What's a Co-Signer?

What You Need to Know About Being a Co-Signer

Apartment hunting

Applying for your first apartment can be difficult and it may require a co-signer. This is a common scenario for young adults and something they often run into during those first years of college. 

Why Is a Co-Signer Needed?

Whether they are applying for a credit card, a car loan or an apartment lease, many young college students and 20-somethings need a co-signer or guarantor to qualify. Typically, it is one or both of their parents or their guardian.

Most students or recent graduates simply do not earn enough money or have enough of a credit history to make them good risks. Having a co-signer guarantees the loan or rental agreement and says, in essence, if my kid doesn't make the payments, I will. 

What Parents Should Tell Their Young Adults

Parents need to make clear with their young adults the guidelines and expectations they have for this agreement. Understanding the ramifications for the parent if the young adult should be negligent in making payments is important and should not be taken lightly by either one.  

Becoming responsible for his or her own credit and bills is a very important part of growing up for any young adult, whatever the financial situation may be. Educating your young adult about the perils and pitfalls of credit and not managing bills in a timely manner can save both your young adult and you a lot of headaches in the future, particularly if you are a co-signer.

In the age of a near-cashless society, keeping track of income and expenses on a daily basis is more important than ever.

The Benefits of a Co-Signer

The arrangement benefits the landlord, of course. They know that a responsible adult will help them and is also willing to cover any costs should the younger person choose not to.

Let's face it, kids do not have the best reputation for responsibility and landlords do have their business interests to protect.

The co-signer also benefits the young renter. Without the support, they may not qualify for the apartment. They do not have an established history and this is their first opportunity to build a solid foundation.

What to Expect as an Apartment Co-Signer

As a cosigner for an apartment rental, you will be expected to go through the same steps as the renter. Even though you will not be living there, you are sharing the responsibility and the landlord will want proof of your ability to back up the renter.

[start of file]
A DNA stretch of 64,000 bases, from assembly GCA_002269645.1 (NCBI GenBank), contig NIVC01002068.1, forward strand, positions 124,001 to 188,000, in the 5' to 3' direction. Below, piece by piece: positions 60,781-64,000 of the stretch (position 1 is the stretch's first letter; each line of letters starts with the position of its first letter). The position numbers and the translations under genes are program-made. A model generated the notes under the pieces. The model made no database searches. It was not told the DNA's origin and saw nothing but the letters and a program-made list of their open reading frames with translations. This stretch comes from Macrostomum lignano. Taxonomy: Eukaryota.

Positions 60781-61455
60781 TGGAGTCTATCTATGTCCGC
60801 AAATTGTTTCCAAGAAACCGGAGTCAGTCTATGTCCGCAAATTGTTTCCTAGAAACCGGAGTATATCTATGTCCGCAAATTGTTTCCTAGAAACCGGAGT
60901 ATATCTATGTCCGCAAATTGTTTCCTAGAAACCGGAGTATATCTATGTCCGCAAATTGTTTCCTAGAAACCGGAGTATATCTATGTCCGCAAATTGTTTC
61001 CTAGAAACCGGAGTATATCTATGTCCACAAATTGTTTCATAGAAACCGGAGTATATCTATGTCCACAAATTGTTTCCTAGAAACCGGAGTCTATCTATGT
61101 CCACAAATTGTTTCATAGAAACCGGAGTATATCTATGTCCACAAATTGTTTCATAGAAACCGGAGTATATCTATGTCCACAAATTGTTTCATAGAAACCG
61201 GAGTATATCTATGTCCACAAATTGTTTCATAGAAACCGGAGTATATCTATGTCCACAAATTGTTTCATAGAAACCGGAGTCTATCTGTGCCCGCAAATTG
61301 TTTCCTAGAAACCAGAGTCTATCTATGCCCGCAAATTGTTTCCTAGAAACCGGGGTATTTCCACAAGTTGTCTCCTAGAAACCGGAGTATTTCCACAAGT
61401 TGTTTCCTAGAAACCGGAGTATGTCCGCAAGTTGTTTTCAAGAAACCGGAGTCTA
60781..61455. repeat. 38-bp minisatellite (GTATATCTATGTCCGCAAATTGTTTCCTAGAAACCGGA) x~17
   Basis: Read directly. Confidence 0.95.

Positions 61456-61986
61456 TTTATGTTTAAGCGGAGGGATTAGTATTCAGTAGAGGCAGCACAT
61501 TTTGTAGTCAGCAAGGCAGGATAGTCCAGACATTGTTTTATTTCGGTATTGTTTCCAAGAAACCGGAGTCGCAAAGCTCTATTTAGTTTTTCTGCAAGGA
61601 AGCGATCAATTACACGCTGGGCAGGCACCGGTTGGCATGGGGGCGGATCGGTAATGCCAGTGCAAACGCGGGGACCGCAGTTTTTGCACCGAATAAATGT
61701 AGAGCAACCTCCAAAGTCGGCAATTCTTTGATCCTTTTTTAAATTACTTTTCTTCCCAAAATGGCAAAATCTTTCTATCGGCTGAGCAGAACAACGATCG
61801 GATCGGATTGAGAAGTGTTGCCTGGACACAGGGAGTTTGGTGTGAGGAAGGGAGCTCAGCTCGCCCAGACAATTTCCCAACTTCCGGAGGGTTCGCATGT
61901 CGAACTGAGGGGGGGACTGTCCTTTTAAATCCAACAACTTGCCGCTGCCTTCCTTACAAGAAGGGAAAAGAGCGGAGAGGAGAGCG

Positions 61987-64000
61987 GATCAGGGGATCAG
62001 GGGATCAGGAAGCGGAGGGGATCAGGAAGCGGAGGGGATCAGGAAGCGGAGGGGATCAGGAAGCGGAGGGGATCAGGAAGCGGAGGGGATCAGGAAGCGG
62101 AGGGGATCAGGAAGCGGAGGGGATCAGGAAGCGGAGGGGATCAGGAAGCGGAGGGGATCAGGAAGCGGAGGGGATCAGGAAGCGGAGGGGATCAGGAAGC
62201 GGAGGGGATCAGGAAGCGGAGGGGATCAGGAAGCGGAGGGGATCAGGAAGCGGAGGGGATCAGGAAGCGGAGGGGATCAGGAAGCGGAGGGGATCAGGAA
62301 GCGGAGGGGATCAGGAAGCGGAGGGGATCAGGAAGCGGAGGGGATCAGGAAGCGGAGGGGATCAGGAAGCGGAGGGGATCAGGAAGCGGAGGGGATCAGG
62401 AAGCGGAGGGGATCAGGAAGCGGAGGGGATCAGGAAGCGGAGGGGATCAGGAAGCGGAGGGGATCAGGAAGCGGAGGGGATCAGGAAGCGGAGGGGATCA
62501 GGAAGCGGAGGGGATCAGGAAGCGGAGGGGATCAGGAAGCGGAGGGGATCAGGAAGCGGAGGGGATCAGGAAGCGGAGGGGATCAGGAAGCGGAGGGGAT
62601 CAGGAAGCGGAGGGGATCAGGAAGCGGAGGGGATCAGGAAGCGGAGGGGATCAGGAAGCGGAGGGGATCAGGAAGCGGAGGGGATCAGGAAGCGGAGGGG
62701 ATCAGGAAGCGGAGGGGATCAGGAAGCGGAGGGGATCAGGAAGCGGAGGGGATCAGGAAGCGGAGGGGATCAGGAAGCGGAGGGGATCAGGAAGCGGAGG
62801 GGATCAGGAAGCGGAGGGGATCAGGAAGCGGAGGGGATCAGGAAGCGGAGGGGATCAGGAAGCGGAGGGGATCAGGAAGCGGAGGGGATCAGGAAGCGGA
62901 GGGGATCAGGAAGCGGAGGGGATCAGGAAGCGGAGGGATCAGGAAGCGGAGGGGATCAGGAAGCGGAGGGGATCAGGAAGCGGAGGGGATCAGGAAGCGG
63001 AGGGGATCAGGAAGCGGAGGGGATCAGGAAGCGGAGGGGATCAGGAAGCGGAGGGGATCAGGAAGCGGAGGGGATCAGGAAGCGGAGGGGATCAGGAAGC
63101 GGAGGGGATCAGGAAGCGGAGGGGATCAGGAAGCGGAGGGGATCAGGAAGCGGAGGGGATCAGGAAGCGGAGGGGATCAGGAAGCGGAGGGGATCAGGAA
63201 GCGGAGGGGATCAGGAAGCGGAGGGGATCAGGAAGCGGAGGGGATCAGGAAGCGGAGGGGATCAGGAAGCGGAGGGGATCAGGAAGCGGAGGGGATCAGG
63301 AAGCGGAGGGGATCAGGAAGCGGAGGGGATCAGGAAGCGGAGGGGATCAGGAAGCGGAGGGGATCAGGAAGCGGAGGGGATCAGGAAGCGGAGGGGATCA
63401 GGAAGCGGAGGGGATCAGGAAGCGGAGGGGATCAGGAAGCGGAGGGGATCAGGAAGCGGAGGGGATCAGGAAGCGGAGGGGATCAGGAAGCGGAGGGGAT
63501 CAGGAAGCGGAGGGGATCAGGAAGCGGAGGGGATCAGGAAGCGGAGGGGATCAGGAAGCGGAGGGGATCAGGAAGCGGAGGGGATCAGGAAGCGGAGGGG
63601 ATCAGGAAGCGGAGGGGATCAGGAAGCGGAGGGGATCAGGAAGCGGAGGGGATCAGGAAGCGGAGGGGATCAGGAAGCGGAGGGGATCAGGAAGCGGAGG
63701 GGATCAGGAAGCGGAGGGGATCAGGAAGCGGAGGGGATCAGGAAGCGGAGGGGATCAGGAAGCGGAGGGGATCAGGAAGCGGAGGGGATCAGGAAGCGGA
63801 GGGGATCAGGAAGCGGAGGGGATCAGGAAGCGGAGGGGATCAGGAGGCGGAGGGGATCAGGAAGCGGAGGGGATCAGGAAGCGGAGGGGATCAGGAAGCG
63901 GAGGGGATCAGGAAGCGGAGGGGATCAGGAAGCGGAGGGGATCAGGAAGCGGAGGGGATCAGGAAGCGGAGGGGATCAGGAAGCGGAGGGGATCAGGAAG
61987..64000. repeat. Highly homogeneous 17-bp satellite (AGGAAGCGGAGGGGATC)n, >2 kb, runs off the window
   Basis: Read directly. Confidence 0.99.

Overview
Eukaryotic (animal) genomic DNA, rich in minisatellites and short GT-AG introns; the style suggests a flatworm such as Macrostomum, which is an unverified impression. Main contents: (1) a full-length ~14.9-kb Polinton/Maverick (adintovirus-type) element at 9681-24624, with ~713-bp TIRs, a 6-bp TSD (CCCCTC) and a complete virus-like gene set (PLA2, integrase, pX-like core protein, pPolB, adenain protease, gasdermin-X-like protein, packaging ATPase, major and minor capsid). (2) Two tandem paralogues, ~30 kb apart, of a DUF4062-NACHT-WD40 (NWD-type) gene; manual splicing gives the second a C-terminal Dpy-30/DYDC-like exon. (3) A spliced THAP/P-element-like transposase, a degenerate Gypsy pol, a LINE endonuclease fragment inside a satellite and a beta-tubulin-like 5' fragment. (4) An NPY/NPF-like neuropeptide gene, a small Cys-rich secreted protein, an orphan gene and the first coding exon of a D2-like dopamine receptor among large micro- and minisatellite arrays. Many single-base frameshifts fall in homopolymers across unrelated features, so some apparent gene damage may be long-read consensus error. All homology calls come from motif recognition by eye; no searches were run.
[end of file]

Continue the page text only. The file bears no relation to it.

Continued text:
As a co-signer, you will likely have to:

  • Fill out a rental application.
  • Undergo a credit check.
  • Provide proof of employment.
  • Provide financial history.
  • Pay an application and/or credit check fee as well.

Each landlord will have different requirements for co-signers and not all of these background checks will apply in every situation.

What if Something Goes Wrong?

As the co-signer on an apartment, you are financially responsible for any damages or unpaid rent.

  • If your child moves out before the lease is up or falls behind on rent, the landlord can legally seek that money from you. 
  • If your college student has a raucous party that damages the rental and cannot pay the landlord, you may be responsible as well.

That first apartment is the first real test of responsibility that many young adults go through and it does not always go well. If you are co-signing for your kid's apartment, make sure that they know that their choices can reflect on you as well.

Be sure to remind them that you have worked hard for what you have. You also care about them and are willing to help them get a good start in life and with that comes responsibility. Most kids will take this to heart and do their best.

In the case that something does go wrong, don't panic or get too angry. Young people do make mistakes and it is important to remember that.

Your best approach may be to help them out now but make sure they understand that they are still responsible for their mistake.

That may mean paying you back over time or it could mean you will not co-sign the next time they need it.